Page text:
Americans have been inundated with misguided arguments designed to bring the NSA’s bulk collection of metadata to an end. As of this writing, it looks like Telecommunications Providers will be required to retain metadata for extended periods and provide access to that data for the FBI and intelligence agencies. At the end of the day it’s probably the best compromise but completely unnecessary and unenlightened.
This Friday’s shoot-the-shit topic attempts to shed some light on what exactly is METADATA. All shoot-the-shit rules apply so have at it!
I’ll begin by saying that collecting METADATA is far less revealing than data mining social media, by orders of magnitude. If you want to find out about someone’s sex life, family members, employment, vacation schedule, travel, general preferences, religious belief and politics you can easily do that by mining social media. Anyone has access to that information, even against your will, by simply paying for that access or hacking social media. So, why is everyone freaked out about the NSA collecting METADATA. I guess METADATA sounds scary and futuristic. But let’s understand what METADAT is so I’ll start with that.
METADATA is a machine generated record intended to meet two needs, but before I talk about those needs let’s look at what information constitutes METADAT.
METADATA is a record generated by a central office switch or private branch exchange. It has three formats depending on switch/ software manufacturer: comma delimited fields, fixed length fields or space delimited fields. In data base parlance a field is a piece of information. METADATA contains the following fields: originating phone number, number dialed, time of call, duration of the call, incoming trunk group, outgoing trunk group and other information needed by the telecommunications provider to perform traffic engineering functions and troubleshooting.
A typical METADAT record looks like this
555-555-5555, 41-999-999-9999, 13:00, 7.5, 4, O17 (this format is a comma delimited record. Each field is separated by a comma)
Nowhere does it provide the names of the parties, addresses, and there is NO CONTENT information. So what does the NSA do with all this stuff? It allows the NSA to map possible terror cells. Here’s a typical scenario.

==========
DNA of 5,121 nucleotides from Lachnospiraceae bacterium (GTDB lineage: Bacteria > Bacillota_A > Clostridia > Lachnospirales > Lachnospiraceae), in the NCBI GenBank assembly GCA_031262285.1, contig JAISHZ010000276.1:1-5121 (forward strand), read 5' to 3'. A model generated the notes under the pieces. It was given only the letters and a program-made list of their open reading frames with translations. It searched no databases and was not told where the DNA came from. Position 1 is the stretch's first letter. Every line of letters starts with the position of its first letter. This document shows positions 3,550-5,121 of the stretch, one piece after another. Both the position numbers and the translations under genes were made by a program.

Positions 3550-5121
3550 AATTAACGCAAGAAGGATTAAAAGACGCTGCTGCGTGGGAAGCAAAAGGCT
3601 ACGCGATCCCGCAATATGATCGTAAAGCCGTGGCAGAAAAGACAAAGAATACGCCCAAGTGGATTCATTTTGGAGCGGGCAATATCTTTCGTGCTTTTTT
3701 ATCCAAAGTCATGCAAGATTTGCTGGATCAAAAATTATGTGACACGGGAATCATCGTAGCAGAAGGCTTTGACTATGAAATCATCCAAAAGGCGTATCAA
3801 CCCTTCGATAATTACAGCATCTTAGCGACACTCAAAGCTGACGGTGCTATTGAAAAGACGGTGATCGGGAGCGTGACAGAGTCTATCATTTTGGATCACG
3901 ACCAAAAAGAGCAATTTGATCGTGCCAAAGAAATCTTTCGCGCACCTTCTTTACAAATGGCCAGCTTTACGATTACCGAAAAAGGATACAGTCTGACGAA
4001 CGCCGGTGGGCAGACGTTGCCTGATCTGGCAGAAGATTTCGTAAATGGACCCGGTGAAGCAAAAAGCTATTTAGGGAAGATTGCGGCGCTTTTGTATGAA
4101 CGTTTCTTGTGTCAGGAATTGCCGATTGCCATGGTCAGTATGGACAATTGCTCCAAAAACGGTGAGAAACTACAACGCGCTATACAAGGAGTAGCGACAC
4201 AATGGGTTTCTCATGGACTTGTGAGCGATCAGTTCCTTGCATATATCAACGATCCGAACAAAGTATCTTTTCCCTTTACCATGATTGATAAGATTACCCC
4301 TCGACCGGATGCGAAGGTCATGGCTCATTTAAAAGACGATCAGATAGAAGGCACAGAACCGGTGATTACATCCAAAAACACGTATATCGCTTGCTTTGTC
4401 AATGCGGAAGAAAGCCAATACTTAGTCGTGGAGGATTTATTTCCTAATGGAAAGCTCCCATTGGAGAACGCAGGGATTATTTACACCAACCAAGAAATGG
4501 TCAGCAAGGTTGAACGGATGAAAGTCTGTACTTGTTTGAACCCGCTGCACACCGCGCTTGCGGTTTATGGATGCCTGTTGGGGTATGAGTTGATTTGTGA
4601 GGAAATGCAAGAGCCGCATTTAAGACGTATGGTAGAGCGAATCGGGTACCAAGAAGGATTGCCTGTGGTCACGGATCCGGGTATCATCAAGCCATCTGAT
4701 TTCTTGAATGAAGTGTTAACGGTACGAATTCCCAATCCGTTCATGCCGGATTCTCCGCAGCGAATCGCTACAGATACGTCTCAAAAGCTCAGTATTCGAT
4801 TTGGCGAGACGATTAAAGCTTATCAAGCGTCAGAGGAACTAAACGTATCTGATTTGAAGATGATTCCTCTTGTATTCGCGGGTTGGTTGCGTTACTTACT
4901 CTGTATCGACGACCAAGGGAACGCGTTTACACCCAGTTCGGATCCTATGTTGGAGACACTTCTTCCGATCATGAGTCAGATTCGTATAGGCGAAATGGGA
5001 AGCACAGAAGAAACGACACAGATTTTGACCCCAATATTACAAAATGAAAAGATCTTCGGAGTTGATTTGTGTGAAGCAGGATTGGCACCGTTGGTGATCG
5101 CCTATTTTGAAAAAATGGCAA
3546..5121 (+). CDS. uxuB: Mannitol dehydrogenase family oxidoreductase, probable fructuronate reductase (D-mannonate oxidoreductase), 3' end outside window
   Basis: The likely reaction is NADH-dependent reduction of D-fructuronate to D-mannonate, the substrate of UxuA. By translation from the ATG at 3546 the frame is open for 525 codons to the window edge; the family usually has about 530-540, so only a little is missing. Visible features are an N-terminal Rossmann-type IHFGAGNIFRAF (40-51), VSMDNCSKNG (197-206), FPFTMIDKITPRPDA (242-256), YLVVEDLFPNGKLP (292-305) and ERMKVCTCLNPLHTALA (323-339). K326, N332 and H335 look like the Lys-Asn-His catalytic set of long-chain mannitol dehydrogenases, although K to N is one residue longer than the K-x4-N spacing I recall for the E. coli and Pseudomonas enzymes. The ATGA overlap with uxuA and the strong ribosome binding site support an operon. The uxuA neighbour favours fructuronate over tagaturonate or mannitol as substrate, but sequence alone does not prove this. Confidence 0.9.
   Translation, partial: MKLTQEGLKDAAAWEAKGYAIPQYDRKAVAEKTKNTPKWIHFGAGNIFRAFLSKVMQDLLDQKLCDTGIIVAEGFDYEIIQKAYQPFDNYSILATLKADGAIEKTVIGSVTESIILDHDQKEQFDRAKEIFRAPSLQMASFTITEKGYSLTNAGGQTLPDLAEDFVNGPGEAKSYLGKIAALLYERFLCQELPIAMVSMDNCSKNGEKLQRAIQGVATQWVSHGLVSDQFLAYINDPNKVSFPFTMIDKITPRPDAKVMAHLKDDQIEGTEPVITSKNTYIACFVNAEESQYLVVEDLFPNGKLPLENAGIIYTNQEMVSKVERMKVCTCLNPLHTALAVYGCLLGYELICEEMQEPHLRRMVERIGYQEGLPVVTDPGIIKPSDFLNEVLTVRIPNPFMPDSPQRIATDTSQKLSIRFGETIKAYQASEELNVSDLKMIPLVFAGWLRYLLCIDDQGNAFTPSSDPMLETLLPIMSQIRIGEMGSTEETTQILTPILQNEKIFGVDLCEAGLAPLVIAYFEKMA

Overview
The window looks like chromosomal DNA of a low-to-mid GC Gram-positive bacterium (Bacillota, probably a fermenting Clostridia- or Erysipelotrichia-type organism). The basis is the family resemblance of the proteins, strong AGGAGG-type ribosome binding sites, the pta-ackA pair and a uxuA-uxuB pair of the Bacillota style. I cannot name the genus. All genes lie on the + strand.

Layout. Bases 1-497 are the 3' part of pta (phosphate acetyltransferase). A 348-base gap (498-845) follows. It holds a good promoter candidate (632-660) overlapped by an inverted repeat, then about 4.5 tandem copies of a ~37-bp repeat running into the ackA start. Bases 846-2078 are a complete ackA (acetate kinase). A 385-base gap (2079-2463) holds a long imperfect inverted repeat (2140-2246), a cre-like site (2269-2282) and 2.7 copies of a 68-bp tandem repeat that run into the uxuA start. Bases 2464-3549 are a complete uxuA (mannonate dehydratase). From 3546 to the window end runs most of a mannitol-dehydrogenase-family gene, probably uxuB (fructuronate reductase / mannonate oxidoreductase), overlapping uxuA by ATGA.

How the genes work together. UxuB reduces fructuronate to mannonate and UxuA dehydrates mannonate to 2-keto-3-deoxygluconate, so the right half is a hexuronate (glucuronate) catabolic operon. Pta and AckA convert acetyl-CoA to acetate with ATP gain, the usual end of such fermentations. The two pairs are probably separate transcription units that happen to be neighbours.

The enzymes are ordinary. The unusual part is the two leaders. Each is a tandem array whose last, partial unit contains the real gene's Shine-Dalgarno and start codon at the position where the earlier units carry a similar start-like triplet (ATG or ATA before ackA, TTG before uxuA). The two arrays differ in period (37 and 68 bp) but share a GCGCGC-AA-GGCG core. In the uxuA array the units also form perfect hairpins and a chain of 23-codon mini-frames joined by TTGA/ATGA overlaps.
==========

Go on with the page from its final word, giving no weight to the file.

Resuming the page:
Paris police foil a terror attack on French soil. While collecting evidence, they look at residential phone data and cell phone call data. The data reveals that 2000 phone calls were made throughout the year and 500 of those were to three numbers in the U.S. The FBI is informed and begins working the case. By searching bulk data, they are able to locate the suspected numbers as well as identify what other numbers the suspected phone numbers interacted with. Using bulk data, the FBI is able to connect the dots to start building the case. At no time during this process is there a single conversation heard.
Now let’s start using our heads for something other than hat racks. Can a conversation you’ve had 10 months ago be monitored. NO! What happens, once a phone number is connected to possible terror networks, the lead agency obtains warrants to install wire taps.
How METADATA became protected information is beyond me. Its principal purpose is billing, for example in a hotel room to determine room charges, and it is also intended for technicians to determine peak periods, trunk group utilization, identify call routing problems, etc. etc. Asking the telecommunications providers to retain metadata adds to their cost structure, increases the value of hacking those sites, increases subscriber rates or lead to the sale of metadata.
Diminishing the NSAs ability to collect bulk metadata increases the risk of a domestic terror cell going undetected. It also makes the U.S. a more favorable environment for setting up terror operations (financing, supply and command & control.)
Be sure to catch next Friday’s Shoot-the-Shit where we attempt to answer the question: “Mommy where does hacking come from?”
Be sure to chime in and let us know what you think! Have a great weekend!